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As the first City Archeologist for New York City (1980-1990), I learned the importance of linking research and outreach, and developed an understanding of law, government and the role we can play in changing public policy. I am an academic archaeologist who is also concerned about civic engagment. Because of this background I am committed to incorporating service-learning into my teaching. I have been a leader in American urban archaeology and since coming to Cornell I had also raised the professional awareness of farmstead archaeology and landscape archaeology. I have helped raise the profile of American landscape archaeology within the Landscape Architecture profession. I work with planners, preservationists, and Native Americans to excavate and preserve endangered American Indian, colonial, and 19th-century archaeological sites.
- Archaeology Program
As an interdisciplinary scholar I am involved in three fields within the university: landscape architecture, archaeology, and historic preservation. My publications and my conference papers reflect my interdisciplinary role within the Landscape Architecture Department. I have been and continue to be interested in research on status, class and ethnicity. The way I approach cultural landscape studies involves the analysis of the social, political, economic, religious, and ideological factors which have effected land-use and site design in North American communities (US and Canadian).
- ARKEO 3000 - Undergraduate Independent Study in Archaeology and Related Fields
- ARKEO 3600 - Pre-Industrial Cities and Towns in North America
- ARKEO 4981 - Honors Thesis Research
- ARKEO 4982 - Honors Thesis Write-Up
- ARKEO 6000 - Graduate Independent Study in Archaeology
- ARKEO 6660 - Pre-Industrial Cities and Towns in North America
- ARKEO 8902 - Master's Thesis
Selected Journal Publications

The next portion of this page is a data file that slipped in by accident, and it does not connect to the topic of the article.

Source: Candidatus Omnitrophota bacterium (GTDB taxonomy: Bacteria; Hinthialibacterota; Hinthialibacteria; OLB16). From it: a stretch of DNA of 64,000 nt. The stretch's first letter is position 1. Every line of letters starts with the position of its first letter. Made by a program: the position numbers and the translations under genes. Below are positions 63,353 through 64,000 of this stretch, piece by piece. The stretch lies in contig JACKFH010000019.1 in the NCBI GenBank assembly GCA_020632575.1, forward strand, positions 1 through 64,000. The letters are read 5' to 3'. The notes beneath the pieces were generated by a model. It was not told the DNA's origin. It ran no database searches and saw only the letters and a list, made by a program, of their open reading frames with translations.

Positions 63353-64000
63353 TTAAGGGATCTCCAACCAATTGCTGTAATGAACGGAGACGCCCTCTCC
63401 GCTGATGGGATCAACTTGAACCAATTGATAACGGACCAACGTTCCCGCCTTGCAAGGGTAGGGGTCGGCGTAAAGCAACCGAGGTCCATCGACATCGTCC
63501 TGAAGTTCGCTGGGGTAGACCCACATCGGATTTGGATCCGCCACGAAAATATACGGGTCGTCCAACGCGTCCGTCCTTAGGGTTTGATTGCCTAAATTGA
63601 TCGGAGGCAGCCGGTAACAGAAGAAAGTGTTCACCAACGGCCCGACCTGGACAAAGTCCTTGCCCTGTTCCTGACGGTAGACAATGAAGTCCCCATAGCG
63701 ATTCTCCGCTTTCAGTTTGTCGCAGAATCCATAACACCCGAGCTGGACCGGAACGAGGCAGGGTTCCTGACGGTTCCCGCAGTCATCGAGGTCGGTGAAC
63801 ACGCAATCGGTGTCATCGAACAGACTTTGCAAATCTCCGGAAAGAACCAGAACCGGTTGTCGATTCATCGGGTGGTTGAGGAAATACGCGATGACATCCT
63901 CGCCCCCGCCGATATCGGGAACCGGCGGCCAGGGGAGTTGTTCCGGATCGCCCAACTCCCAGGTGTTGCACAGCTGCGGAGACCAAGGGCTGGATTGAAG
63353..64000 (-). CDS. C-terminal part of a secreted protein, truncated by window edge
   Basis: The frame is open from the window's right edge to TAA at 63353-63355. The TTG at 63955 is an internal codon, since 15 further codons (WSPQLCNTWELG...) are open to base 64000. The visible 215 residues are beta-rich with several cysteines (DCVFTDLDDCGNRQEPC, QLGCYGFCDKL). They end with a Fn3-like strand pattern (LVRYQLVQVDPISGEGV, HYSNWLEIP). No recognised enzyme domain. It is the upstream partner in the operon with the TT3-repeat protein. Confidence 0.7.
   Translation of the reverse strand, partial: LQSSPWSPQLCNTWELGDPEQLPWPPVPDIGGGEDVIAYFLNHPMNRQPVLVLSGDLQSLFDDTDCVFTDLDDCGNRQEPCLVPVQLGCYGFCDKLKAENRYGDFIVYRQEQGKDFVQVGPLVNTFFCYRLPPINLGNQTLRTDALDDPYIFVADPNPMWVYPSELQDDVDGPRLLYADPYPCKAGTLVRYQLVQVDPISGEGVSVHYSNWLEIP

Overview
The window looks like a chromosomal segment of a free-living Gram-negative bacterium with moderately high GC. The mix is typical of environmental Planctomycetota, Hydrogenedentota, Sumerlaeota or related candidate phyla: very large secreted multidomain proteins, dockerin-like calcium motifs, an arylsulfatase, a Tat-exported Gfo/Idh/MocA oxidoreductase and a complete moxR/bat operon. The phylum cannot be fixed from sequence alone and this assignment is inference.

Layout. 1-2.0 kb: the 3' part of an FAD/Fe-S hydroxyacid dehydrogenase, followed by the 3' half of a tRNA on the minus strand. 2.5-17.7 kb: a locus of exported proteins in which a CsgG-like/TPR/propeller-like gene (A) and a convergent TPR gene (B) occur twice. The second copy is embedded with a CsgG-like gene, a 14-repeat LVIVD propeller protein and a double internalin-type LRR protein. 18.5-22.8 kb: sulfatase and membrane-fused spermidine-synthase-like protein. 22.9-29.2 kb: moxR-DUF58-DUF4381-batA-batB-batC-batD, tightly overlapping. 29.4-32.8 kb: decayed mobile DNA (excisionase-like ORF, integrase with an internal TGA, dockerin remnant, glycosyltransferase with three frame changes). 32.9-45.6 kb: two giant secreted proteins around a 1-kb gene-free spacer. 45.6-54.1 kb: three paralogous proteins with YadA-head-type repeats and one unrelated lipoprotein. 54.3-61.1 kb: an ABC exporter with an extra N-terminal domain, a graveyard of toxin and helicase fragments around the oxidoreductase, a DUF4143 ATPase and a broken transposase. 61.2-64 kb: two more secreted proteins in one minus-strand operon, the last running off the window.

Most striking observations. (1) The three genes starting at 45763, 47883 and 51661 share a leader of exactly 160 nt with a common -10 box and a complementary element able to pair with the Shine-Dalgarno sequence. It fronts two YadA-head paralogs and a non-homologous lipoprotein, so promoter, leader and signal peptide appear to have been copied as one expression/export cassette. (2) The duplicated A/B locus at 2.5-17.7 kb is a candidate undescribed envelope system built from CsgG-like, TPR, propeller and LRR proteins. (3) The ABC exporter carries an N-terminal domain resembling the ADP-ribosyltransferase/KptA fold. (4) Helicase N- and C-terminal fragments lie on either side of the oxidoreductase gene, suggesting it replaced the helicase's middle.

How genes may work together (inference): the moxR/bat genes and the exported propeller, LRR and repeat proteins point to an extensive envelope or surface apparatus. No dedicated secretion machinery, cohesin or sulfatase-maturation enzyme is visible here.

- Baugher, S. B., & Frantz, G. (2013). The Inlet Valley Project: Reflections on an Early Model for Interdisciplinary and Cross-Cultural Service-Learning Courses in Landscape Architecture. Landscape Journal. 32:113-130.
- Baugher, S. B. (2010). The Archaeology of the Matron’s Cottage: a Household of Female Employees at Sailors’ Snug Harbor, Staten Island, New York. Northeast Historical Archaeology. 37:1-20.
- Baugher, S. B. (2010). “Landscapes of Power: Middle Class and Lower Class Power Dynamics in a New York Charitable Institution”. International Journal of Historical Archaeology. 14:475-497.
- Veit, R. F., Baugher, S. B., & Scharfenberger, G. P. (2009). Historical archaeology of Religious Sites and Cemeteries. Historical Archaeology. 43:1-11.
- Baugher, S. B. (2009). The John Street Methodist Church: an Archaeological Excavation with Native American Cooperation. Historical Archaeology. 43:46-64.
- Baugher, S. B. (2007). “A Hierarchy of Poverty: The Life of Retired Seamen at Sailors’ Snug Harbor, Staten Island, New York”. Northeast Anthropology. 73:69-95.
- Baugher, S. B. (2007). “New York Odyssey: Forging Partnerships in American Archaeological Outreach”. Northeast Anthropologist. 73:43-60.
- Klein, T., & Baugher, S. B. (2003). “Addressing an Historic Preservation Dilemma: The Future of Nineteenth-Century Farmstead Archaeology in the Northeast”. Northeast Historical Archaeology. 30-31:167-180.
- Baugher, S. B., & Klein, T. (2003). “Introduction to the Archaeology of Nineteenth-Century Farmsteads in Northeastern Canada and the United States”. Northeast Historical Archaeology. 30-31:1-8.
- Baugher, S. B. (2003). “What is it? Archaeological Evidence of Nineteenth-Century Agricultural Drainage Systems.”. Northeast Historical Archaeology. 30-31:23-40.